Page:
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What Birkenstock’s IPO Says About the Future of the Fashion Market

After 18 months of hardly any listings on the equity market, a number of fashion brands are now eyeing public offerings. A full recovery, however, is not yet in sight.
Birkenstock owner plans September IPO at $8 billion value.
Birkenstock owner plans September IPO at $8 billion value. (Getty Images)

After a long lull, a blockbuster IPO is finally on the horizon for fashion.

Birkenstock, the German brand that makes instantly recognisable leather-and-cork sandals, could go public as soon as next month, according to media reports this week. Its listing is expected to value the company at up to $10 billion — a marked uptick from the $6 billion valuation that people close to the company were eyeing less than a month ago.

A successful IPO would not just be good news for L Catterton, the private equity firm that acquired Birkenstock in 2021. It would also point to a thaw in capital markets, where rising interest rates, geopolitical uncertainty and other forces have kept many investors on the sidelines for the last 18 months. Birkenstock’s IPO would be only the second in the fashion space since 2021, aside from Lanvin last December (Oddity Tech, an Israeli cosmetics firm that owns Il Makiage, listed in July).

And Birkenstock is hardly the only consumer-facing company readying to go public in the coming months. Chinese fast fashion behemoth Shein is reportedly considering an IPO — though the company has publicly denied these reports. Skims, Kim Kardashian’s shapewear brand, is believed to be in the early stages of planning an IPO. Its most recent investment round was led by Wellington Management, a large investment firm with a history of taking asset companies public, and valued the company at $4 billion.

To be sure, the market has a long way to go to recover. In the first half of the year, companies raised $10.1 billion via IPOs, according to advisory firm Ernst & Young. That’s more than in all of 2022, but a paltry sum compared to the $84.2 billion raised in the first half of 2021. Most of the fashion companies that were rumoured to be prepping IPOs haven’t publicly revived those plans, including Fabletics, sock maker Bombas and e-tailer Luisa Via Roma. Accessories chain Claire’s announced in June it would postpone an IPO, citing market conditions. A SPAC backed by LVMH founder Bernard Arnault recently dissolved because it failed to find a target company to acquire.

“We have seen a bit of a pickup,” said Joe Mantone, author of S&P Global Market Intelligence’s quarterly white paper on M&A and equity capital markets activity " It’s definitely a positive for the market, but it’s certainly nowhere close to gangbusters.”

The risk-averse environment is one reason the companies plotting listings today tend to be more mature, with track records of profitability, Mantone said. That’s in contrast to the IPO craze in 2021 when the backers of e-commerce start-ups like Allbirds, Rent the Runway and Warby Parker cashed out via IPO. Those companies have all seen their share prices plummet as they struggled to demonstrate a clear path to profitability.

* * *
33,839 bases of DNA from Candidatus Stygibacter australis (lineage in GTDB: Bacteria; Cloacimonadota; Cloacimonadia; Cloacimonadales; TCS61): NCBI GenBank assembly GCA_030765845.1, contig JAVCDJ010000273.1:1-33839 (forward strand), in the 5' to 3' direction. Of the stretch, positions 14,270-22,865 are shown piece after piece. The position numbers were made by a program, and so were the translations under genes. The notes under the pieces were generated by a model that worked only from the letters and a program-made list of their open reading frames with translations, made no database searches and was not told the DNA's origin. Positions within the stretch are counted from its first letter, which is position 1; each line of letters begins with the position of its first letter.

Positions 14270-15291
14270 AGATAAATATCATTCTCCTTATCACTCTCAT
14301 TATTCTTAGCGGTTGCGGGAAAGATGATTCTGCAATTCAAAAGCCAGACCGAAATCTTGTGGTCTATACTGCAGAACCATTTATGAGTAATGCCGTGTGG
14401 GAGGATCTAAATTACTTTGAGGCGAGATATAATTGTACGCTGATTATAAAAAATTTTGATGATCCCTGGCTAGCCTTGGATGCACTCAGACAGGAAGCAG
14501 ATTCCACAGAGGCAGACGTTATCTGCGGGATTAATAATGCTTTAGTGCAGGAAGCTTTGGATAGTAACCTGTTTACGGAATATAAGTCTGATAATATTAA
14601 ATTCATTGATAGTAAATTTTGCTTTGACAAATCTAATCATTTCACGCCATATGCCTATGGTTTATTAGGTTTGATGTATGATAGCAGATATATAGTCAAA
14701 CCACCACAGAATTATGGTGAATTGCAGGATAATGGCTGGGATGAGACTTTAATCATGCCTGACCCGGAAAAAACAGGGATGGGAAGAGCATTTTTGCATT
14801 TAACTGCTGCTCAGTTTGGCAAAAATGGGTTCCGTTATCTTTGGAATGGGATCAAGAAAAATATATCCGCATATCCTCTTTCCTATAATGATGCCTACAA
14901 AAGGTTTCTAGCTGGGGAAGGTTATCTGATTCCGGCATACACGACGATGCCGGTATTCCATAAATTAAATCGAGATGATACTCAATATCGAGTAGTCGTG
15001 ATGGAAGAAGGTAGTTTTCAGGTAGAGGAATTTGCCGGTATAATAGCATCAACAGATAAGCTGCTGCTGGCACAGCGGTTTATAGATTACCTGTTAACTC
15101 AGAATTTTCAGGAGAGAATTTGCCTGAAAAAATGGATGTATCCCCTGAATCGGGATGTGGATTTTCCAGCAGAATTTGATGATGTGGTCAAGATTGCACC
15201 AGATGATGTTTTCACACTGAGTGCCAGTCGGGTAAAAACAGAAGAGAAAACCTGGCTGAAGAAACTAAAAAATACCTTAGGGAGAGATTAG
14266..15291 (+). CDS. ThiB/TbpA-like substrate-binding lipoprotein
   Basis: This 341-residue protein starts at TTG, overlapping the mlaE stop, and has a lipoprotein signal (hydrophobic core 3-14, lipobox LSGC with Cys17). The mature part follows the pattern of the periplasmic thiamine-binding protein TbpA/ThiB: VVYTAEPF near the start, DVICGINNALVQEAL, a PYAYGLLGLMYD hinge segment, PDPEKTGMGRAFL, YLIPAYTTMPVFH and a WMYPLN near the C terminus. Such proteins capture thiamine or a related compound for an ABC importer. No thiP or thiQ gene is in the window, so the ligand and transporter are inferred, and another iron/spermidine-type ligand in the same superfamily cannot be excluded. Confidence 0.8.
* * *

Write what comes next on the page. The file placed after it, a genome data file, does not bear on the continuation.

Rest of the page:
Birkenstock, which is nearly 250 years old and had adjusted earnings of €394 million ($434 million) last year, does not have this problem. Jens Grede, Kardashian’s Skims business partner, has said in interviews that the company is profitable as well. Oddity, which is also profitable, saw its shares spike 36 percent on its first day of trading. They’ve risen further since then.

“Now, while IPOs are starting to get done again, pricing and multiples are still down versus the peaks from a few years ago,” said Ryan Nelson, partner at venture firm Jobi. “I’d expect investors to be more judicious in the coming months and valuations to stay within reasonable ranges.”

Even with a healthier income statement and an exuberant market, an IPO’s success is never guaranteed. Some also question whether the stock market rally, which has sent the S&P 500 soaring to its highest level since April 2022, will continue.

But it’s undeniable that the recent success of Oddity’s IPO, and the uptick in planned listings, reflect some degree of optimism. After all, inflation is cooling, retail sales are holding steady, and job growth continues to be strong. All signs point to the possibility that central banks have pulled off a “soft landing,” in which higher interest rates cool price increases without sending the economy into recession.

“I don’t think we’ll see a full recovery in 2023,” said Mantone. But he added: “We have seen some momentum, and the players in the market are looking to build upon that.”



Salvatore Ferragamo

Ferragamo’s sales declined in the first half. First-half sales at the Italian luxury goods group Salvatore Ferragamo declined by 7.2 percent at constant currencies to €600 million ($657 million), hit by double-digit drops in both North America and Asia Pacific.